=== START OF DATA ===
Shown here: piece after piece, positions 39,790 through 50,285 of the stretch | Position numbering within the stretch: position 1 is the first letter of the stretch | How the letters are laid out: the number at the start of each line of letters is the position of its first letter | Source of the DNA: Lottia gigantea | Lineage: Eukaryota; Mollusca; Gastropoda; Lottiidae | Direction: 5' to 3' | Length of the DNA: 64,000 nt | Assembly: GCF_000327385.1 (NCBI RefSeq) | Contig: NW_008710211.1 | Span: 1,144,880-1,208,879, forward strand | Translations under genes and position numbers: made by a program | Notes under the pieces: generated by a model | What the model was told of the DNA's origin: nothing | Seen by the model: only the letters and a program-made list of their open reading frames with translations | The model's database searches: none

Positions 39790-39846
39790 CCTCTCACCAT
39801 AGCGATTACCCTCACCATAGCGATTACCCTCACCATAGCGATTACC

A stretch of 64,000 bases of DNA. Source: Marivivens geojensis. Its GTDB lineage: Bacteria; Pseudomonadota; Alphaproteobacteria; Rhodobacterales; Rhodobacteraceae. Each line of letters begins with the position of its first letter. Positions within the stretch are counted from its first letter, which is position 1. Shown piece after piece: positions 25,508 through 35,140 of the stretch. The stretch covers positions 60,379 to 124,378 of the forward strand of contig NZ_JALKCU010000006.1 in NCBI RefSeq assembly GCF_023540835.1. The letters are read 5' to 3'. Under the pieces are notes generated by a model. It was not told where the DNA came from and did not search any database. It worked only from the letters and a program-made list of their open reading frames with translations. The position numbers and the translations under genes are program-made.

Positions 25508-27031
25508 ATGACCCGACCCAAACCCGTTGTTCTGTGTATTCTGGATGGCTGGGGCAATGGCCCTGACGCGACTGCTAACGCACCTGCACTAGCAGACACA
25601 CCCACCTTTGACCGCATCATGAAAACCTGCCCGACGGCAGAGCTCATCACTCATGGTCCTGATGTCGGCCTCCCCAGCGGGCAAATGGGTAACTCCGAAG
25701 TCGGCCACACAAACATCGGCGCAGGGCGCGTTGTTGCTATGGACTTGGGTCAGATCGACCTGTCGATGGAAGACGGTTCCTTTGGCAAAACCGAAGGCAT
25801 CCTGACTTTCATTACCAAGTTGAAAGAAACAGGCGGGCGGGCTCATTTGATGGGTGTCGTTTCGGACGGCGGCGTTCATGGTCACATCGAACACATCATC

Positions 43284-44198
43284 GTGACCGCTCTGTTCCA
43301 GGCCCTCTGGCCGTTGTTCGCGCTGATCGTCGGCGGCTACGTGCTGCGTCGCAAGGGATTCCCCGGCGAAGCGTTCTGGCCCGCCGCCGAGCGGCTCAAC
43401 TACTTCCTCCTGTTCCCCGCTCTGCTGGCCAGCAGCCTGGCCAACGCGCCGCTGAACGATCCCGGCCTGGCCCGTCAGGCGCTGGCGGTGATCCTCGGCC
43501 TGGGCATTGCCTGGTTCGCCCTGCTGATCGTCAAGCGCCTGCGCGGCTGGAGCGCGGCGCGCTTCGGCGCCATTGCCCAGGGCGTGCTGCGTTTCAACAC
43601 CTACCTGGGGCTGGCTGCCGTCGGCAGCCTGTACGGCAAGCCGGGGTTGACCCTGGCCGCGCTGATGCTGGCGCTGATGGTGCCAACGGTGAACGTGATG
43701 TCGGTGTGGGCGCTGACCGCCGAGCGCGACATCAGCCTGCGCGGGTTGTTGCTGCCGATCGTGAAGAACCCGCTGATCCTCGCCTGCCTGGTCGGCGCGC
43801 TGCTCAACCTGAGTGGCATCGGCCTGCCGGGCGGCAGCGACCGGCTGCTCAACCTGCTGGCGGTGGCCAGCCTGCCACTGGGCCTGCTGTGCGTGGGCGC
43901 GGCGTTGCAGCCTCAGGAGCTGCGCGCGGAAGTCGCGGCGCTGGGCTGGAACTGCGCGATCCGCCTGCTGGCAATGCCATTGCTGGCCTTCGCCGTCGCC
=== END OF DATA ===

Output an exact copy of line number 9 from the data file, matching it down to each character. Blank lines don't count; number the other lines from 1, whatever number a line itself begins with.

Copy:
25701 TCGGCCACACAAACATCGGCGCAGGGCGCGTTGTTGCTATGGACTTGGGTCAGATCGACCTGTCGATGGAAGACGGTTCCTTTGGCAAAACCGAAGGCAT